So I want to keep the Teachers College language ... keep the celebrations, keep the partners. But I want to step in often. Small groups allow me to meet much more frequently than individually. I want to group kids according to need and meet with them daily to help them jump the hurdle and move on. I want my literacy block to be 1 1/2 hours and in the morning. That gives me a good 45 minutes for both reading and writing. I want to keep coordinating reading and writing. We are writing fiction and reading historical fiction. I like that. It makes sense.
The problem? For the first time in 25 years, I am getting pushback. I am being told I cannot change my literacy block time; I must coordinate with the other fifth-grade teachers, doing what they are doing, when they are doing it, and I must keep the format of mini-lesson, partner work, individual work with conferring, and ending mini lesson.
For the first time, I am being pushed into a lock-step, spoon-fed program. I am not able to use my wisdom and knowledge of my students to change things at all. I am not able to keep the good and get rid of the bad. The belief is that, once I really work with it and learn it, I will love it and see the benefits. But I already do see the benefits. I just see deficits, too.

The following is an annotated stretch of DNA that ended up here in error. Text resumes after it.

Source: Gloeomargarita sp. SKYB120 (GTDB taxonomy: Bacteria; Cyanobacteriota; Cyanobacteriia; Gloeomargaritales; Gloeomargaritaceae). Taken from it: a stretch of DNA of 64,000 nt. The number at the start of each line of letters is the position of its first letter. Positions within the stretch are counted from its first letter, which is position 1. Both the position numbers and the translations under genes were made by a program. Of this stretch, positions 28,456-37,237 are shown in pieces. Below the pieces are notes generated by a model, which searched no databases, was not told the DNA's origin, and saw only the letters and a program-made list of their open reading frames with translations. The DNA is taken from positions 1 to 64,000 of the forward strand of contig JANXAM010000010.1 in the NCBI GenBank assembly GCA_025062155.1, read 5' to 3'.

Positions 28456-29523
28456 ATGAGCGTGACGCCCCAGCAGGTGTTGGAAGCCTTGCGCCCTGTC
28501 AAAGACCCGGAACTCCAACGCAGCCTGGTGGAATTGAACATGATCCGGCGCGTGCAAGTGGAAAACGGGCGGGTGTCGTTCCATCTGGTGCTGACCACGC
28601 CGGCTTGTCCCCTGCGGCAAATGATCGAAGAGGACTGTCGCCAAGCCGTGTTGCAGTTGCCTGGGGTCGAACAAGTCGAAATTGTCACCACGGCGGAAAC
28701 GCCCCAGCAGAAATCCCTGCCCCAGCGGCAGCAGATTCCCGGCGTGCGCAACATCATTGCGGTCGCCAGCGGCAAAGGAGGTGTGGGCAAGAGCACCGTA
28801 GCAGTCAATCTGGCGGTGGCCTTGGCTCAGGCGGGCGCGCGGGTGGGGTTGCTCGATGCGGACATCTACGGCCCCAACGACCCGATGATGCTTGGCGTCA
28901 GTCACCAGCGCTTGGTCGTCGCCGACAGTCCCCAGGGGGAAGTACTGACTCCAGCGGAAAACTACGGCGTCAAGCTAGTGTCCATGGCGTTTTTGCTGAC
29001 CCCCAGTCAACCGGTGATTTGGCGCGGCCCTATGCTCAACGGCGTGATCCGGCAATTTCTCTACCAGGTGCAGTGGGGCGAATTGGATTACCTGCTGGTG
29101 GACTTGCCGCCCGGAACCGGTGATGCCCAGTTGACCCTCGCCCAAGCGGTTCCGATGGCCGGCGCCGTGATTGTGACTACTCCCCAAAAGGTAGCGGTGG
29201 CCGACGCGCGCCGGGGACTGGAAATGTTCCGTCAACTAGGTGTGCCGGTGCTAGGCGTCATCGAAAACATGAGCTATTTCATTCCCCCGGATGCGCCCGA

For the first time, teachers in my district are being told what to teach, when to teach it, and how to teach it. We were always told the "what" but had so much leeway with the "how" and "when." Not so anymore.
And it makes me not want to teach anymore. The times are changing but I am not comfortable fitting into the mold.... Because of Race to the Top and the fear of accountability, I am being held back from doing what I know will help my students.
Hold me accountable. But let me do it my way, failing or succeeding on my own terms. I will pay the consequences if my way fails. But I will not accept the consequences if your way fails.
I am sad. Maybe it is time for me to go. I hope retirement age comes quickly.
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| November 16, 2010; 5:00 AM ET
Categories: Learning, Teachers | Tags: literacy, literacy blocks, race to the top, teachers, veteran teachers